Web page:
The New Regionalism in American Literature

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      There is nothing new about the regional tradition in American literature from the beginning. It is as old as the Native American legends, as evocative as the works of James Fenimore Cooper and Bret Harte, as resonant as the novels of William Faulkner and the plays of Tennessee Williams. For a time, though, during the post World War II era, tradition seemed to disappear into the shadows unless one considers, perhaps correctly that urban fiction is a form of regionalism. Nonetheless, for the past decade or so, regionalism has been making a trumpet return in American literature, enabling readers to get a sense of place as well as a sense of time and humanity; and it is as prevalent in popular fiction, such as detective stories, as it is in classical literature - novels, short stories, and drama. There are several possible reasons for this occurrence. For one thing, all arts in America have been decentralized over the past generation. The theatre, music and dance are as likely to thrive in cities in US south, in the south-west and north-west as in major cities such as New York, Chicago. Movie companies shot films across the United States on myriad locations. Therefore, it is with literature. Small publishing houses that concentrate on fiction thrive outside of New York cities, “publisher’s row”. The writer’s workshops and conferences are more in vogue than ever, as literature courses are on the college campuses across the country. It is new wonder that budding talents can surface anywhere. All one needs is a pencil, paper and a vision.

      The most refreshing aspects of new regionalism are - its expanse, and its diversity. It canvasses America, from East to West. It transcontinental literary tour begins in the North-East in Albany, New York, the focus of interest of its native son, one-time journalist William Kennedy. Kennedy, whose Albany novels-among them Ironweed (1983) and Very Old Bones (1992) - capture elegiacally and often raucously the lives of the denizens of the streets and saloons of their New York state capital city. Being a prolific novelist story writer, novelist, poet and essayist, Joyce Carol Oates, hails from the north-eastern United States. In her a haunting works, obsessed characters’ attempts to achieve fulfillment within their grotesque environment lead them into destruction. Some of her finest works are such The Wheel of Love (1970). Where are You Going? and Where Have You Been (1974). Stephen King, the best selling master of horror fiction, generally sets his suspenseful page - turns in Maine-within the same region.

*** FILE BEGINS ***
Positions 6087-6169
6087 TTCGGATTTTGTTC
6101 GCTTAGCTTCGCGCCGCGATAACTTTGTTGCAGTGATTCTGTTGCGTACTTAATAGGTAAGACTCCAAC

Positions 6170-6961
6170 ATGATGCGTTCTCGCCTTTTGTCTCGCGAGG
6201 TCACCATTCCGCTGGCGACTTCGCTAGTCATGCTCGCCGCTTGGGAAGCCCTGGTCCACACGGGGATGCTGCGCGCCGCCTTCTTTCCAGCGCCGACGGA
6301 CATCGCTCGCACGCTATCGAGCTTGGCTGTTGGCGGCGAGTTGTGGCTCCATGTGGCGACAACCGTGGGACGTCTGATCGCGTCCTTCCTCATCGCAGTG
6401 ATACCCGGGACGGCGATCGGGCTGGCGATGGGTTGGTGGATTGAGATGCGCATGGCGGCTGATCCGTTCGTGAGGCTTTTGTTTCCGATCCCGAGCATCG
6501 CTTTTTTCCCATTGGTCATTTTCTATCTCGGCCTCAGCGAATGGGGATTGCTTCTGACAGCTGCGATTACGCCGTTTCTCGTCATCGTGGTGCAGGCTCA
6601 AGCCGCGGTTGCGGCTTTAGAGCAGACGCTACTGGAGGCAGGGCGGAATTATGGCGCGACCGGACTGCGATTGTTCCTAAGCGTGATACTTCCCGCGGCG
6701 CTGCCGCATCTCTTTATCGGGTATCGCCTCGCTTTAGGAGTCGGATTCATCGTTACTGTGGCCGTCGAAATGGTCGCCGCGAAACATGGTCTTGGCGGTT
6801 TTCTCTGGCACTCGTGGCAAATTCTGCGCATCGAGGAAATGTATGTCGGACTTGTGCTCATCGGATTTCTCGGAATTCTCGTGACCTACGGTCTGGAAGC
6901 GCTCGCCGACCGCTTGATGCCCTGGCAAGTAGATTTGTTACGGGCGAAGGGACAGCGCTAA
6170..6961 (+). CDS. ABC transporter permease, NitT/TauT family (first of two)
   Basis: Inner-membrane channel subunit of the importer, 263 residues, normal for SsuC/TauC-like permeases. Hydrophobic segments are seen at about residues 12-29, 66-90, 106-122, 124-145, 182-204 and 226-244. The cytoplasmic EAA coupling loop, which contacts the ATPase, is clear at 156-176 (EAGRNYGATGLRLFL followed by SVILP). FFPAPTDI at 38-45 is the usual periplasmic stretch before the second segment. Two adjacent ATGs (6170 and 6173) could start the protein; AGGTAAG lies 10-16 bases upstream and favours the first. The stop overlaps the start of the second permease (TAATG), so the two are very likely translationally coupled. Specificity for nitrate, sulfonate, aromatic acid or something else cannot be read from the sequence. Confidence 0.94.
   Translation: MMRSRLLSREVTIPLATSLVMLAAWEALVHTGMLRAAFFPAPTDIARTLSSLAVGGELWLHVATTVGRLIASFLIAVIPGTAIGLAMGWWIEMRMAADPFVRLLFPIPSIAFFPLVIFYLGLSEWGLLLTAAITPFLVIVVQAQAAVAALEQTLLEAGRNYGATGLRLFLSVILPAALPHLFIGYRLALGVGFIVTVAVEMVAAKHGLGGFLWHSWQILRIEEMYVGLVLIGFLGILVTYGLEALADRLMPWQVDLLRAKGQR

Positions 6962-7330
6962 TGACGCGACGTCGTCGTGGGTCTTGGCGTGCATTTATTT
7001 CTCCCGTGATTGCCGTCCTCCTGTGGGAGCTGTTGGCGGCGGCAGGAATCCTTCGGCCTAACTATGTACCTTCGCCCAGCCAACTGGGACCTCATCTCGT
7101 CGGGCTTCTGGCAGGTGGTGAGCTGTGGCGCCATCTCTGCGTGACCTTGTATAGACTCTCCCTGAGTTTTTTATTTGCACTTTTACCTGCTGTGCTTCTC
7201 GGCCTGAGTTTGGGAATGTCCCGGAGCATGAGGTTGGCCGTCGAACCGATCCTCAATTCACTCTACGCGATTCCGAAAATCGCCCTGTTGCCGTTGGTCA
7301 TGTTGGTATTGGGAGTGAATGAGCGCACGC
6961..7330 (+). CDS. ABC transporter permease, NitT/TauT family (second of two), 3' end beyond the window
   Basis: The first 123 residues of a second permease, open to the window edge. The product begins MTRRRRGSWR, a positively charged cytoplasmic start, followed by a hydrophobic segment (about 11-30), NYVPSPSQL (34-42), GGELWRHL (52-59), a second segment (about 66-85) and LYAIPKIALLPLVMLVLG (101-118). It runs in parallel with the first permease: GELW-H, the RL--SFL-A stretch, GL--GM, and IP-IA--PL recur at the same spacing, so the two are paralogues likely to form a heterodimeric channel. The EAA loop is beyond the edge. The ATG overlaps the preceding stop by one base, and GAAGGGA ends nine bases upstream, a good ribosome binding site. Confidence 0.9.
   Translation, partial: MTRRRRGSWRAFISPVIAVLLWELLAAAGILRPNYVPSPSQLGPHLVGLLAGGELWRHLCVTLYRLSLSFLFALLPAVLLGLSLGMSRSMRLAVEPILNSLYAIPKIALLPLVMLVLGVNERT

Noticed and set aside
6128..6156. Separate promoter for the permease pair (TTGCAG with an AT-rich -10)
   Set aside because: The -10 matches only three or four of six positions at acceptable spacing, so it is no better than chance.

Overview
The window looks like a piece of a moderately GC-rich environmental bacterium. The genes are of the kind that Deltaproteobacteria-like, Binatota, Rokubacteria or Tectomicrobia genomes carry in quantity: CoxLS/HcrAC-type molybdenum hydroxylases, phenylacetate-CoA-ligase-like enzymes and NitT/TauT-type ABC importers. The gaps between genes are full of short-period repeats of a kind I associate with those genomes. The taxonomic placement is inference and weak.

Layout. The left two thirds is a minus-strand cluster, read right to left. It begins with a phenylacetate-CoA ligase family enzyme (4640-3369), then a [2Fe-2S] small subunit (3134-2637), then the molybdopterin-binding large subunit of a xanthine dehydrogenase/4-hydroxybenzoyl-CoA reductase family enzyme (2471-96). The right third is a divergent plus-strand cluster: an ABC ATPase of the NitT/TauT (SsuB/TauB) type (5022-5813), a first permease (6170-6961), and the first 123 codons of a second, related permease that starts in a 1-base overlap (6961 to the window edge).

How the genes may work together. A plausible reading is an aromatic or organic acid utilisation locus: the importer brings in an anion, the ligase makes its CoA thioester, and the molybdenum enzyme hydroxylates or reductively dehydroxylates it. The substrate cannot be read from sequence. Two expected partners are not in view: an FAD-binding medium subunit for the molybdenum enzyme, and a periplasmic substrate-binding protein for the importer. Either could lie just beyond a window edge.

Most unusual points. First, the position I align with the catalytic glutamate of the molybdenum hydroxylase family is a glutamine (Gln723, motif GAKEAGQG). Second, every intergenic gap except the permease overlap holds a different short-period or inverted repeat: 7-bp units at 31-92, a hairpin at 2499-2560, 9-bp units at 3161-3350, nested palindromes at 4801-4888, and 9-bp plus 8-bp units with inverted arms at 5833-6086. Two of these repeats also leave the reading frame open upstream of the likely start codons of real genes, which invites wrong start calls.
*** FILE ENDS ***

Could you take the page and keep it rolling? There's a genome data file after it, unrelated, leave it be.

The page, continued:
Down the coast in the environs of Baltimore, Mary Land Anne Taylor presents, in spare quite language, extraordinary lives and striking characters. Novels such as Dinner at The Homesick Restaurant (1982), The Accidental Tourist (1985), Breathing Lessons (1988) and Saint May be (1991), have helped boost reputation in literary circles and among mass audiences. A short distance from Baltimore is America’s capital. Washington that has its own literary tradition, if a shrouded one; in a city, whose cheap reoccupation is politics. Among the more lucid portraits of life in and on the fringe of government and power is the novelist. Ward Just, a former International correspondent who assumed a second career writing about the old he knows best- the world of journalists, politicians, diplomats and soldiers. Just’s Nicholson at Large (1975) is a study of Washington newsmen, during and after the John F. Kennedy presidency of the early 1960s. In the City of Fear (1982) is a glimpse of Washington during the Vietnam era, and Jack Gance (1989) is sobering look at a Chicago politician and his rise to the US senate, or some of this more impressive works.

      Susanne Richards Shreve’s Children of Power (1979) assesses the private lives of a group of sons and daughters of the government, officials. While popular novelist Tom Clancy, a Maryland resident, has used Washington’s politico-military landscape as the launching pad for his series of epic suspense tales. Moving southward, Reynolds Price and Jill McCorkle also come into view. Price, Taylor’s mentor, was once described during the 1970s by a critic as being in the obsolescent post of “southern writer in residence”. He first came to attention with his novel A Long and Happy Life (1962) dealing with the people and the land of eastern North Carolina, and specifically with a young woman named Rosacoke Mustian. He continued writing tales of his heroine over the ensuing years; then shifted his focus to other themes before focusing again on a woman in his acclaimed work, Kate Vaiden (1986). It is his only novel written in the first-person. Price’s latest novel Blue Calhoun (1992) examines in fact of a passionate but bloomed love affair over the decades of family life.

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